“Then what is?” Niko asked with the patience of a man who has all the time in the world. What we’d forgotten was that Robin was the one with that trait.
“I can’t remember.” He dropped his foot back to the floor. “I can’t begin to recall all those I’ve practiced my trickery on over the years, because it is the years that are too many, not my victims. Although, to give credit where credit is due…” He flashed a happily predatory grin. When it faded, he added contemplatively, “I remember the highs and lows, naturally, but if I, for example, stole a boggle’s treasure trove some ten thousand years ago, that I won’t remember.”
“But he would remember you,” Niko stated.
“Yes, I would definitely be a low for him and I’m sure it would stick quite clearly in his muddy speck of a brain cell, but for me?”
“Not so much?” I said.
“Yes, not so much,” he responded impassively. “I have no idea where I was born or when. I’ve forgotten more of my life than I remember. There simply isn’t a way to make a list of the usual suspects.”
“Perhaps if we concentrate on the attempts themselves.” Niko straightened, pale eyes razor sharp in their persistence. “The Hameh birds and the sirrush are all from the same general area. Did you do something memorable down Babylon way? Were you someone’s rough beast?”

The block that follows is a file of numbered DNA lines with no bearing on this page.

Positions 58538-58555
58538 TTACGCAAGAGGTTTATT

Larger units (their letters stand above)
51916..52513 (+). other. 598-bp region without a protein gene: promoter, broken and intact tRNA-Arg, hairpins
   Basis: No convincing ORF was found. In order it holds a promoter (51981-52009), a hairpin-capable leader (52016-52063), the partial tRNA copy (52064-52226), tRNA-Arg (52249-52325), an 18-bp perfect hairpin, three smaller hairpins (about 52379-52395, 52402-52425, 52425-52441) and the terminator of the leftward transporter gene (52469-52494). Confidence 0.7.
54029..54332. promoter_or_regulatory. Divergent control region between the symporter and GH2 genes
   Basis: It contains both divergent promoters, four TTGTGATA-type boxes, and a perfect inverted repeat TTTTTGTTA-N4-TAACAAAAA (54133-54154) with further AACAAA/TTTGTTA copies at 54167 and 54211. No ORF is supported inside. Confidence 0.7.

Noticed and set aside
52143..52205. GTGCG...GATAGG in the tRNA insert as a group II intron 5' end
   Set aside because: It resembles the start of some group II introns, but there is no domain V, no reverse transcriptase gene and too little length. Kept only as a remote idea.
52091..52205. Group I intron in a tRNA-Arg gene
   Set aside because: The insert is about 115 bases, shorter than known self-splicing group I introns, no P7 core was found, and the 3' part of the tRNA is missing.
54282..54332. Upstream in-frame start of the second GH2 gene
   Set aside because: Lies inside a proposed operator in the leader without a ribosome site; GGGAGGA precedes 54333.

Robin met that gaze with an unwavering one of his own. He was either remembering something or doing his damnedest not to. “Poetic.” He stood. “But nothing that could pertain to this, I’m sure.”
I could see Niko wasn’t buying it, and neither was I. But what we believed didn’t matter, because the conversation was over. Goodfellow made some noise about how he’d think on it, mull it over, keep his head down, and thanks so very much for our input, care, and concern, and he was out the door. And there I sat, leg still dangling.
“Your ride on the debauchery express is leaving without you,” Niko informed me blandly.
“It looks that way.” I heaved myself up and grabbed my jacket.
“You’re positive about this?” he asked as I shrugged into it. “You should let Georgina make her own decision when it comes to this. She’s stronger than you give her credit for.”
“I know she is.” I shoved my hands in my jacket pockets and c
He dipped his chin and said only, “You’re strong enough, just in all the mulishly obstinate wrong ways.” Tilting his head toward the door, he continued. “Tell Goodfellow if he gets you in trouble, he can look forward to a few more attempts on his life.”
“Come on, Cyrano,” I said lightly, “people get laid all the time. What could go wrong?”
More to the point…what could go right?
Not a goddamn thing.
The first stop was a penthouse apartment on the Upper West Side. Other than the door being painted black, it was an impressive place. Doorman. Soft, deep carpeting in the halls with subdued lighting. Very pricey. I looked around, feeling a little out of place. “You’re sure she won’t know I’m half Auphe?”
“If she does, she won’t mind,” Robin assured me.